By Brian J Pape, AIA, LEED-AP
I collected maps from the Brooklyn Historical Society, and made notes to relate them to Greenwich Village and waterfront changes.
To do justice to the maps and to the readers, we present one map at a time, so that they can be reprinted at a larger size that is more legible. Each map captures a moment in the development of Manhattan. Reader comments are always appreciated.
This map was originally drawn in 1775, by John Montresor, dedicated to Major Gen. Thos. Gage. It includes descriptive notes, “References,” and existing streets, some buildings, farms, docks, and names of property owners and natural landmarks, listed and located.
Of the few streets named here, ‘Broad Way’ ends at the future City Hall Park, ‘Bowry Lane’ begins east of the ‘Fresh Water’ (Collect Pond) and soon becomes the ‘Road to Albany and Boston.’ The waterfront road to Greenwich is not named; and at the end of the “Road to the Obelisk,” I wonder what happened to ‘Gen. Wolf’s obelisk’ in Greenwich?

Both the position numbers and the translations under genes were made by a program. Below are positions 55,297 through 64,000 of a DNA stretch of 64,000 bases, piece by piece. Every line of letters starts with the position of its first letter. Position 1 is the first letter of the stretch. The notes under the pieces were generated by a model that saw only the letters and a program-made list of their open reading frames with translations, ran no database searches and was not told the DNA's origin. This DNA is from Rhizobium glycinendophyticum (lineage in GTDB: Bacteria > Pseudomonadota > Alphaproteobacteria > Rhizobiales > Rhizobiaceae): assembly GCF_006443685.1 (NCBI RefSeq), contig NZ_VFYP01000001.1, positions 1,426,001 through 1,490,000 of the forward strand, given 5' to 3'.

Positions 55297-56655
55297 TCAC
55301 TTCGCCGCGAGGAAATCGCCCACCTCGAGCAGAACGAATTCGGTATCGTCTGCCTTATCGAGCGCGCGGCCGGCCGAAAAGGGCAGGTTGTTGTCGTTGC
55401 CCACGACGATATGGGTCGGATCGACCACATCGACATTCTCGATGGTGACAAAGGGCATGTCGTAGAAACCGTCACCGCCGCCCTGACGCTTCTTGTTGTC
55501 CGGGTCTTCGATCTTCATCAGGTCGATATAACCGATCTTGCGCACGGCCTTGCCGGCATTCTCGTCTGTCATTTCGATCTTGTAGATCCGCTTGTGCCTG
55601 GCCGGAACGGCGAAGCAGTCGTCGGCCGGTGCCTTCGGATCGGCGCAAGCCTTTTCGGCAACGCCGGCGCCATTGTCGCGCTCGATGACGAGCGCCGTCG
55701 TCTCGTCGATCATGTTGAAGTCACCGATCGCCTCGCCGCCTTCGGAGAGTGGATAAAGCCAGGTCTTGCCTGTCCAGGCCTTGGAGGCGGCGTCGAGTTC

Relief (steep slopes, hills) are shown by hachures. This map was “Engraved from the original map by John Montrésor for D. T. Valentines manual for 1855 by G. Hayward 120 Water St. N.Y.”
Cecily Dyer, Special Collections Librarian and Manager of Reference and Outreach, said “Our online catalog is part of a consortium hosted by NYU that also includes N-YHS (New-York Historical Society), and the catalog has one record for both our copy of the map and N-YHS’s copy, even though it appears that their copy is an 1855 reproduction while ours is the original from 1775. The inclusion of the note about the N-YHS copy here is a bit confusing, and hopefully we can address the issue soon.” Credit: Maps at Brooklyn Historical Society
Brian J. Pape is a LEED-AP “green” architect consulting in private practice, serves on the Manhattan District 2 Community Board, is co-chair of the American Institute of Architects NY Design for Aging Committee, and is a journalist for architecture subjects.